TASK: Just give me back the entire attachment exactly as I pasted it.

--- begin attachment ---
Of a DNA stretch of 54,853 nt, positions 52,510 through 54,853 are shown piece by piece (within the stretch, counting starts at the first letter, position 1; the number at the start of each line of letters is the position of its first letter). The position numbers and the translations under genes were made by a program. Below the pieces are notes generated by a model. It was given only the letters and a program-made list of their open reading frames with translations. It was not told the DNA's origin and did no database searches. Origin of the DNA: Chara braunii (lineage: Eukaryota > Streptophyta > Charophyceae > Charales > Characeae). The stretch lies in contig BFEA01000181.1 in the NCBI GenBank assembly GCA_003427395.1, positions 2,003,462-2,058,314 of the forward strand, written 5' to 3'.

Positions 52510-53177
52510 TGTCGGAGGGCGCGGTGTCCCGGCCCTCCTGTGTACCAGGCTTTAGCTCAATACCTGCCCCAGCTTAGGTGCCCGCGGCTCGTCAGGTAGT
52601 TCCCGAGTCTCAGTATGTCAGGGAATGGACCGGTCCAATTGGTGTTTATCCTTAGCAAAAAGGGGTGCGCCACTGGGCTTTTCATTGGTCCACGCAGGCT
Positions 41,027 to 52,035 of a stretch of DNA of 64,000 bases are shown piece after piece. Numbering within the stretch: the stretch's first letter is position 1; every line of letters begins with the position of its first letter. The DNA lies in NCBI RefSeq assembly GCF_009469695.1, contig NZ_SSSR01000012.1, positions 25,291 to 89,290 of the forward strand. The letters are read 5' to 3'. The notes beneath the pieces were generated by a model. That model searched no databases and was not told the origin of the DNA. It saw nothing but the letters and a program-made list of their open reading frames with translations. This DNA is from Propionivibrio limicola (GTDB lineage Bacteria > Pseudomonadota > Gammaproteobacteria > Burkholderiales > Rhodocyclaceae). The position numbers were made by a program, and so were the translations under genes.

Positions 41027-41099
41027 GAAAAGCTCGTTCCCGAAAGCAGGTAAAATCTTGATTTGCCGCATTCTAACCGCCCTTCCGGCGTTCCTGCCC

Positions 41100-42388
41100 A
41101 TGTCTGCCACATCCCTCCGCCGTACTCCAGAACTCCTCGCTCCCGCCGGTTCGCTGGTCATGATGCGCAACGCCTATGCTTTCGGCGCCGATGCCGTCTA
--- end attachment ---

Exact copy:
Of a DNA stretch of 54,853 nt, positions 52,510 through 54,853 are shown piece by piece (within the stretch, counting starts at the first letter, position 1; the number at the start of each line of letters is the position of its first letter). The position numbers and the translations under genes were made by a program. Below the pieces are notes generated by a model. It was given only the letters and a program-made list of their open reading frames with translations. It was not told the DNA's origin and did no database searches. Origin of the DNA: Chara braunii (lineage: Eukaryota > Streptophyta > Charophyceae > Charales > Characeae). The stretch lies in contig BFEA01000181.1 in the NCBI GenBank assembly GCA_003427395.1, positions 2,003,462-2,058,314 of the forward strand, written 5' to 3'.

Positions 52510-53177
52510 TGTCGGAGGGCGCGGTGTCCCGGCCCTCCTGTGTACCAGGCTTTAGCTCAATACCTGCCCCAGCTTAGGTGCCCGCGGCTCGTCAGGTAGT
52601 TCCCGAGTCTCAGTATGTCAGGGAATGGACCGGTCCAATTGGTGTTTATCCTTAGCAAAAAGGGGTGCGCCACTGGGCTTTTCATTGGTCCACGCAGGCT
Positions 41,027 to 52,035 of a stretch of DNA of 64,000 bases are shown piece after piece. Numbering within the stretch: the stretch's first letter is position 1; every line of letters begins with the position of its first letter. The DNA lies in NCBI RefSeq assembly GCF_009469695.1, contig NZ_SSSR01000012.1, positions 25,291 to 89,290 of the forward strand. The letters are read 5' to 3'. The notes beneath the pieces were generated by a model. That model searched no databases and was not told the origin of the DNA. It saw nothing but the letters and a program-made list of their open reading frames with translations. This DNA is from Propionivibrio limicola (GTDB lineage Bacteria > Pseudomonadota > Gammaproteobacteria > Burkholderiales > Rhodocyclaceae). The position numbers were made by a program, and so were the translations under genes.

Positions 41027-41099
41027 GAAAAGCTCGTTCCCGAAAGCAGGTAAAATCTTGATTTGCCGCATTCTAACCGCCCTTCCGGCGTTCCTGCCC

Positions 41100-42388
41100 A
41101 TGTCTGCCACATCCCTCCGCCGTACTCCAGAACTCCTCGCTCCCGCCGGTTCGCTGGTCATGATGCGCAACGCCTATGCTTTCGGCGCCGATGCCGTCTA